Baseline SMH Testing
Prior to the microhardness assessment, specimens were stored in a moist environment. SMH was tested on each block surface using a Vickers diamond indenter (Tukon 2100; Wilson-Instron, Norwood, Mass., USA) with a load of 200 gf applied for 15 s. Three indentations were made at the middle, upper and lower ends of the enamel surface (preserving a reasonable sound area between the indentations), and the Vickers numbers were calculated and averaged for each block.
Table 1. pH cycling treatment sequence for the experiment
The 3 blocks from each tooth were assigned randomly to three treatment groups (n = 30) as described below. The 30 blocks for each treatment group were distributed into three subgroups of 10 blocks. Using dental sticky wax, the 10 blocks for each subgroup were attached onto a cylindrical rod that is attached to the cover of a 100-ml color-coded treatment tube, giving a total of three tubes for each dentifrice group.
The remineralization was conducted using a pH cycling (demineralization/remineralization) model, simulating the activities within the oral environment as closely as possible. Artificial saliva [MgCl 2 ·6 H 2 O (0.148 mmol/l), K 2 HPO 4 (4.59 mmol/l), KH 2 PO 4 (2.38 mmol/l), KCl (8.39 mmol/l), calcium lactate (1.76 mmol/l), fluoride (0.05 ppm), sodium carboxymethyl cellulose (2.25 mmol/l), methyl-4-hydroxybenzoate (13.14 mmol/l), pH adjusted to 7.2 using KOH] [Amaechi and Higham, 2001] was used as the remineralization medium in all treatment regimens, while an acidified buffer [2.2 mmol/l KH 2 PO 4 , 2.2 mmol/l (1,000 mmol/l) CaCl 2 , 50 mmol/l acetic acid, 0.5 μg F/l (NaF), pH raised to 4.5 with KOH] [Amaechi et al., 1998] was used as the acidic challenge medium. The three treatment groups were produced as follows: group 1: artificial saliva; group 2: artificial saliva with theobromine (1.1 mmol/l); group 3: slurry of standard fluoride toothpaste with 0.24% NaF prepared by mixing 1 part dentifrice and 3 parts artificial saliva (9 g:27 ml) using a laboratory stand mixer until homogeneous. Fresh medium for each group was prepared just prior to each treatment episode. The cyclic treatment regimen for each day consisted of three 1-hour acid challenges, three 2-min test media treatment periods, and then storage in artificial saliva for the rest of the time ( table 1 ). For treatment, 60 ml of the treatment medium (artificial saliva, artificial saliva with theobromine, slurry of standard fluoride toothpaste or acidified buffer) was placed into each color-coded 100-ml treatment vial. All treatments were stirred at 350 rpm and were carried out in an incubator at 37 ° C. The pH of each medium was measured once daily before treatment. After treatment with one medium the specimens were rinsed with running deionized water, and dried with a paper towel before immersion into the next agent. The daily regimen was repeated for 28 days.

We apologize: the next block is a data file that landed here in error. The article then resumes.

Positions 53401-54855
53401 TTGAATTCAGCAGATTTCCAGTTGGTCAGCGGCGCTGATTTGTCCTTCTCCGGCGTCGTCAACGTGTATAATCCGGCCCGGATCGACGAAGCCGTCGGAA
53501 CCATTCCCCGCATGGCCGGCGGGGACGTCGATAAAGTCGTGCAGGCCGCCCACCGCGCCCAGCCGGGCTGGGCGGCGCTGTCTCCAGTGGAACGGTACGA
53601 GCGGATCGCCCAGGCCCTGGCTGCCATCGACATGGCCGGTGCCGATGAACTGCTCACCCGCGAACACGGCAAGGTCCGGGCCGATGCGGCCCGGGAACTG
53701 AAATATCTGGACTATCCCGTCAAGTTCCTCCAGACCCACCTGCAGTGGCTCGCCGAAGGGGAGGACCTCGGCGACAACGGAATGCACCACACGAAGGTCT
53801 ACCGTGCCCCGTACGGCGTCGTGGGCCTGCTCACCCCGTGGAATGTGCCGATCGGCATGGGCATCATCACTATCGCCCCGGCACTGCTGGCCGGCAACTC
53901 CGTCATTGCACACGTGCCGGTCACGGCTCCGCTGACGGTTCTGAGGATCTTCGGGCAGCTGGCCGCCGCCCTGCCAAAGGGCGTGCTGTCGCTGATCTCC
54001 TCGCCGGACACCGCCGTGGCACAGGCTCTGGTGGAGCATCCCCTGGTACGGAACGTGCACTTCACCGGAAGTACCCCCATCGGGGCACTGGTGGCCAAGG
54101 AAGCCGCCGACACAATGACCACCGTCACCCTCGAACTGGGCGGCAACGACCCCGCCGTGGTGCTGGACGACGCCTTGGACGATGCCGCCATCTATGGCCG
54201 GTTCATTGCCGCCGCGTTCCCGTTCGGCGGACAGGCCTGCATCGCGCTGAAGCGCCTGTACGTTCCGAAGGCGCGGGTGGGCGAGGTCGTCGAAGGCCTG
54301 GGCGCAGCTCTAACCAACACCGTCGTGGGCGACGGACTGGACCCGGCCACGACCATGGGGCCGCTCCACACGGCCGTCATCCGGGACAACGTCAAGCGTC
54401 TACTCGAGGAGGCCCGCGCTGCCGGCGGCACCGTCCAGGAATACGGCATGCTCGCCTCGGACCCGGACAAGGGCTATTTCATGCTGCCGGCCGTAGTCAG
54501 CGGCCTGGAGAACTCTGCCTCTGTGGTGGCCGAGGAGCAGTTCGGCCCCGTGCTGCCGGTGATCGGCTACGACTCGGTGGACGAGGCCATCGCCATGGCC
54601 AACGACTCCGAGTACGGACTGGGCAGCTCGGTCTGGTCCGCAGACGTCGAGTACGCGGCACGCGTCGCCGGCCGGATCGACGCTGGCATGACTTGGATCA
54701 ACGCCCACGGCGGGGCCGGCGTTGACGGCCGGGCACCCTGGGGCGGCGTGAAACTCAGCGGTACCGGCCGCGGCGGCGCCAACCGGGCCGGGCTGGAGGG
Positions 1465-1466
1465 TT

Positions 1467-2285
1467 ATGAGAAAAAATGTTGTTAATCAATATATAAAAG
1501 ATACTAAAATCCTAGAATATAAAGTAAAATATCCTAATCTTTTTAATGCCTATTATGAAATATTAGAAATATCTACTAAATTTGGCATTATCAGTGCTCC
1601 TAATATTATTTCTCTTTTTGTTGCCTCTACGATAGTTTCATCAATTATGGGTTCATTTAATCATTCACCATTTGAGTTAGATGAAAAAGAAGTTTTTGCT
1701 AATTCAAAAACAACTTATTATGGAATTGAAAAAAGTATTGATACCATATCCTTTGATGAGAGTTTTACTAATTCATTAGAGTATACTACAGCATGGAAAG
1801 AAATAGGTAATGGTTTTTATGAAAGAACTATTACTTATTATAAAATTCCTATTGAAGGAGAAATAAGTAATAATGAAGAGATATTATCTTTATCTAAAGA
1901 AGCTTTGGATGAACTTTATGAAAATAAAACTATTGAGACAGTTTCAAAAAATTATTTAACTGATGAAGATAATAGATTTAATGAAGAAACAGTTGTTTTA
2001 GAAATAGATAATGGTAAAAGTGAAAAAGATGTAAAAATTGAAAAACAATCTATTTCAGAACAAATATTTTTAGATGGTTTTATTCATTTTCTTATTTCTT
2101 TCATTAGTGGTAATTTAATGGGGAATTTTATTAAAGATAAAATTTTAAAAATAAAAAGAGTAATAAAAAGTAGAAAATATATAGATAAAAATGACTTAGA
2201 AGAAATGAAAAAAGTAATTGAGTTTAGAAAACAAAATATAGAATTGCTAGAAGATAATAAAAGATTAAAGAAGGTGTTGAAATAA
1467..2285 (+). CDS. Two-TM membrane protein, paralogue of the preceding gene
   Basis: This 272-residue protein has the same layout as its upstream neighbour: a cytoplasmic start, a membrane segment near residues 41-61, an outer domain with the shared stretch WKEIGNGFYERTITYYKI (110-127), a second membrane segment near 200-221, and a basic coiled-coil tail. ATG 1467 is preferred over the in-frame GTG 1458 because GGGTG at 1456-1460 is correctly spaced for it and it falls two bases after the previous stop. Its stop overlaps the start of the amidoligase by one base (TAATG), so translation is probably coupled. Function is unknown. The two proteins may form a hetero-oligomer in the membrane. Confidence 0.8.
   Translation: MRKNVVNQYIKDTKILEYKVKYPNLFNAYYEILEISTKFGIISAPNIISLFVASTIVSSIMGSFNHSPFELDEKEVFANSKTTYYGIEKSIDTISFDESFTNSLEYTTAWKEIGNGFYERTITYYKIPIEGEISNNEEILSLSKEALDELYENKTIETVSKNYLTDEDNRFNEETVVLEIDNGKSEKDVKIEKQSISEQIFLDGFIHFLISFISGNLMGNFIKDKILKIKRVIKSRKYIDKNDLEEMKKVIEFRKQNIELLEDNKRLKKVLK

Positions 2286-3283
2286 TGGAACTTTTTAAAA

Table 2. Comparison of pre- and posttreatment data
Following treatment of the blocks with the products, a smaller block measuring approximately 1.5 mm in length × 2 mm in width × 1.5 mm in thickness was cut from each block. This smaller block was used for a postexposure SEM and EDS examination of the lesions as described above. This process provided the EDS data of the lesions.
The posttest SMH testing was performed on the remaining portion of each block by three indentations on the free (unindented) surface of the block, and the average value calculated for each block. At this point the pretest (SMH 1 ) and posttest (SMH 2 ) SMH values of the lesions were available.
Posttreatment TMR Data Analysis
Following SMH testing, a tooth slice ( ∼ 150 μm thick) was cut from each block and processed for microradiography as described above for the control specimens. Although the control sections had been microradiographed and analyzed for selection of the appropriate lesions, they were remicroradiographed and analyzed with the posttest sections to eliminate variation due to different processing conditions. This process yielded the following information: the pretest (Δz 1 , LD 1 ) and posttest (Δz 2 , LD 2 ) values for Δz and LD.
Statistical analysis of the data was conducted using SPSS statistical software (PASW Statistics 18.0), with the level of significance selected at 0.05. Our power analysis and sample size calculation were performed using nQuery Advisor software (Statistical Solutions, Cork, Ireland) and were based on the results of our previous studies [Amaechi et al., 1998; Amaechi and Higham, 2001], in which the mean value (±standard deviation, SD) of pretreatment %Δz was 28.5 ± 31.2. For our null hypothesis that enamel lesion remineralization will be significantly greater than zero, the proposed sample size of n = 30 will have power greater than 0.95 with a one-sided significance level of 0.05 to detect a difference between a null hypothesis mean of zero and a sample mean %Δz equal to or greater than 10%. The mean and standard error of the SMH, TMR and Ca level parameters were calculated for the pre- and posttest treatment data. All data were examined for normality and homogeneity of variance. Since each selected tooth yielded 3 blocks, this means that not all observations are independent, so the data were analyzed with consideration of the lack of independence of the blocks. The pretest and posttest parameters within each group were compared using t tests at the 95% confidence level. Intergroup comparisons were performed with the percent change in SMH, Δz, LD and Ca level using one-way analysis of variance (p < 0.05), followed by post hoc multistep comparisons (Tukey WSD). Percentage change for each measurement (SMH, Δz, LD and Ca level) after treatment was calculated for each specimen as: ( pretest – posttest)/pretest and expressed as a percentage.